French Environment Minister Nathalie Ksciusko-Morizet announced on April 4 that bodies had been recovered from an Air France plane that crashed into the Atlantic in 2009.
The black box of the plane has yet to be recovered, at press time. the time of this writing.
The Air France Airbus 320-303 carried 228 passengers and crew members when it crashed due to extremely turbulent weather, according to USA Today. The aircraft was traveling from Rio de Janeiro to Paris and all members onboard were killed.
Minister Ksciusko-Morizet said at a press conference that not all of the wreckage was found but bodies had been recovered and were identifiable.
"In the past we found the tail, scattered pieces, but this time we have found a large part of the plane, surrounded by debris. Everything didn't explode. There was a part of the cabin, and in this cabin, there are bodies," said Ksciusko-Morizet.
The plane crashed on June 1, 2009 after experiencing an "intense high-altitude thunderstorm," according to the Associated Press (AP).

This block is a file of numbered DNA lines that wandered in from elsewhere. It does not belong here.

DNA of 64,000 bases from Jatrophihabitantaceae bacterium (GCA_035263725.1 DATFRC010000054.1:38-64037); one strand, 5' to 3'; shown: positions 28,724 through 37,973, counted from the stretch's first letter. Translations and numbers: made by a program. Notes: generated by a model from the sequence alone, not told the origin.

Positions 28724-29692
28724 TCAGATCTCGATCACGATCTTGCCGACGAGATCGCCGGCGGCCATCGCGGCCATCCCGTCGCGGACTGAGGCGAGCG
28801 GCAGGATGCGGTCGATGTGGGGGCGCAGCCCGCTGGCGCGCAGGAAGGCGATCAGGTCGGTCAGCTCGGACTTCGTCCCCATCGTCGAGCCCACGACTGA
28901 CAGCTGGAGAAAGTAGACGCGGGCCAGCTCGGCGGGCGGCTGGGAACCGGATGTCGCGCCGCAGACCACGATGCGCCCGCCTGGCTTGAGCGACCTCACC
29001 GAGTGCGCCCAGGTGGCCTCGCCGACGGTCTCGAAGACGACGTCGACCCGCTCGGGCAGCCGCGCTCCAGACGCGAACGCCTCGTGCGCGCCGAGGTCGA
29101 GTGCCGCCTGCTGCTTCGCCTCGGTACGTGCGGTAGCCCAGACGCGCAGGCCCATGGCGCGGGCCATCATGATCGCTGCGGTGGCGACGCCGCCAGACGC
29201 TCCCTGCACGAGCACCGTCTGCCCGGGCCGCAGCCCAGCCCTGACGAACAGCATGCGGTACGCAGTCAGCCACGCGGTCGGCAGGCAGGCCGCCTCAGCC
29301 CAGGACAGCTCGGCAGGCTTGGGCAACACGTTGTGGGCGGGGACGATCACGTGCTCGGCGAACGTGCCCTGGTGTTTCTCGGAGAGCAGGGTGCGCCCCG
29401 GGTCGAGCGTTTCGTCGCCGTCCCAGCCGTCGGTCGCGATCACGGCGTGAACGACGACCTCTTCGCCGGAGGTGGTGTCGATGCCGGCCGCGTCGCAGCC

Jean-Paul Troadec, the chief of the French air accident investigation agency, said that if the black boxes were recovered and found to be not completely damaged, it would be possible to assess the recordings and data surrounding the crash.
The remains of the wreckage were located by undersea robots, which also found the motors of the plane. The robots were part of an expedition ship called the Alucia.
According to the AP, the robots were at a depth of about 3,800 to 4,000 meters under the sea when they found the wreckage.
Approximately $28 million has been spent on previous expeditions to look for the fallen plane. A new search is estimated to cost about $12.5 million and will be paid for by Air France and Airbus.